While the concept of a combination product is not new, these unique healthcare products (drug plus device, biological plus device, drug plus biological product, or drug plus device plus biological product) could be facing some new challenges. Thanks to the new EU Medical Device Regulation (MDR) as well as new methods under ISO 10993, new expectations are emerging that could impact testing data and submission requirements.
Sandi Schaible, senior director of analytical chemistry and regulatory toxicology, and Dr. Sherry Parker, senior director of regulatory toxicology, both with WuXi AppTec Medical Device Testing, answered a few questions for MD+DI on submitting combination products for regulatory approval. WuXi AppTec offers R&D and manufacturing services to companies in the pharmaceutical, biotech, and medical device industries worldwide to advance discoveries and deliver groundbreaking treatments to patients. Capabilities include R&D and manufacturing for small molecule drugs and cell and gene therapies as well as testing for medical devices.
As senior director of analytical chemistry and regulatory toxicology, Schaible specializes in extractables and leachables studies. She is a U.S. delegate and international delegate for ISO 10993 part 18 in chemical characterization and also a U.S. delegate for ISO 10993 part 13 and the particulates committee (TIR42).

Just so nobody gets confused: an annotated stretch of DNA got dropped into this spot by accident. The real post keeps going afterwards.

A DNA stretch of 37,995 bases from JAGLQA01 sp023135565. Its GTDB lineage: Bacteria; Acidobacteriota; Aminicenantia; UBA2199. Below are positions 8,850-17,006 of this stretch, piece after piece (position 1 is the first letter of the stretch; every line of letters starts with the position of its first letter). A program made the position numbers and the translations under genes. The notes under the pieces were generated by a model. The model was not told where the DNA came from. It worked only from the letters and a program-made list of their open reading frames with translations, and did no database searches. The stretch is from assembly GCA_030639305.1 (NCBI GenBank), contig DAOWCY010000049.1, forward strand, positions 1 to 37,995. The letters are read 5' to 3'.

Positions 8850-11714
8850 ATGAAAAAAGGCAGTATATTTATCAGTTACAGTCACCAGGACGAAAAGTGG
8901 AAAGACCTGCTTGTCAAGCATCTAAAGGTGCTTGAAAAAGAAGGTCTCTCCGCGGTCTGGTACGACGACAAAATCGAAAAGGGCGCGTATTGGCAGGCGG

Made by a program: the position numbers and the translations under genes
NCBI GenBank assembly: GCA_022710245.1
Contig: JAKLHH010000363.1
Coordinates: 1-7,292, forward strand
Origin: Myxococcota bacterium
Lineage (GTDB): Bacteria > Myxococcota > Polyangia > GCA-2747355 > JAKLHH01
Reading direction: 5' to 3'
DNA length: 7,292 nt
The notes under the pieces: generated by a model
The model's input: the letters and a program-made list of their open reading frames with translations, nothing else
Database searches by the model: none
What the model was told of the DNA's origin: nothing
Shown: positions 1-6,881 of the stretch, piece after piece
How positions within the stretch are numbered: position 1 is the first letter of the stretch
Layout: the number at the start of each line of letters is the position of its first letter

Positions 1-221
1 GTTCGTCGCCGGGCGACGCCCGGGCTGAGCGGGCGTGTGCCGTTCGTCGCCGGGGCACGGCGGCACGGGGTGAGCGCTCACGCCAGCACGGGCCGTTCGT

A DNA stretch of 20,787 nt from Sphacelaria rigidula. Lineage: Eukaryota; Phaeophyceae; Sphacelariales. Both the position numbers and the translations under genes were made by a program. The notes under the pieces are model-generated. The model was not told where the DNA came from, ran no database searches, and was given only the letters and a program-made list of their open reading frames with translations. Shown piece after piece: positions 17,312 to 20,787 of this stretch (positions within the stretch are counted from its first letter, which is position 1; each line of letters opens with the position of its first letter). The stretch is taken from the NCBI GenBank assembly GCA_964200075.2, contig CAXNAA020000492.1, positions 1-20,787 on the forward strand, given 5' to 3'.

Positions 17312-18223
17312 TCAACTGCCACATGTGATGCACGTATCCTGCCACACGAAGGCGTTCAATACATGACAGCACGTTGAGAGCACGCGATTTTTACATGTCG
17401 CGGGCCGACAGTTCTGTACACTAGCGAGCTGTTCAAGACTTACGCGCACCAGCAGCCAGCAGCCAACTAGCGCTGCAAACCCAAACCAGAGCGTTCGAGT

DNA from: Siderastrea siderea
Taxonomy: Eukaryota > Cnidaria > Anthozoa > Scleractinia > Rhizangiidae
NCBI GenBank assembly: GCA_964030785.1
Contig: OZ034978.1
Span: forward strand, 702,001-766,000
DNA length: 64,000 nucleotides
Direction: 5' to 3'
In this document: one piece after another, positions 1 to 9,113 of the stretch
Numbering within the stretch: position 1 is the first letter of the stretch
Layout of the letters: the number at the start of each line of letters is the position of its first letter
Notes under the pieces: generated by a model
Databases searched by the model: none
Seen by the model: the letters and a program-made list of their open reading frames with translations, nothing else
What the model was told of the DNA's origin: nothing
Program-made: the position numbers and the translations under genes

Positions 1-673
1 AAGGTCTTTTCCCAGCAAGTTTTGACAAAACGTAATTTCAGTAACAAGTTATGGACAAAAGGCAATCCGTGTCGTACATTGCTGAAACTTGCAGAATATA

Dr. Parker has more than 20 years of toxicology and medical device experience and is an expert in biological evaluation of medical devices and combination products. After receiving her Ph.D. in Molecular and Cellular Pharmacology from the University of Miami, Dr. Parker worked as a toxicologist for the U.S. EPA, RTI International, OrbusNeich Medical, and Fresenius Medical Care. As WuXi AppTec’s senior director of toxicology, Dr. Parker provides manufacturers with guidance on global regulatory and technical requirements and testing program design. In May 2019, Dr. Parker was appointed to a three-year term as co-chair of the Advancing Safety in Health Technology/Biological Evaluation (AAMI/BE) Committee, the U.S. mirror committee for ISO 10993. In addition, she is currently an internationally recognized ISO expert and a U.S. Delegate for TC 194, the technical committee for ISO 10993 and is the past president of the Medical Device and Combination Products Specialty Section of the Society of Toxicology.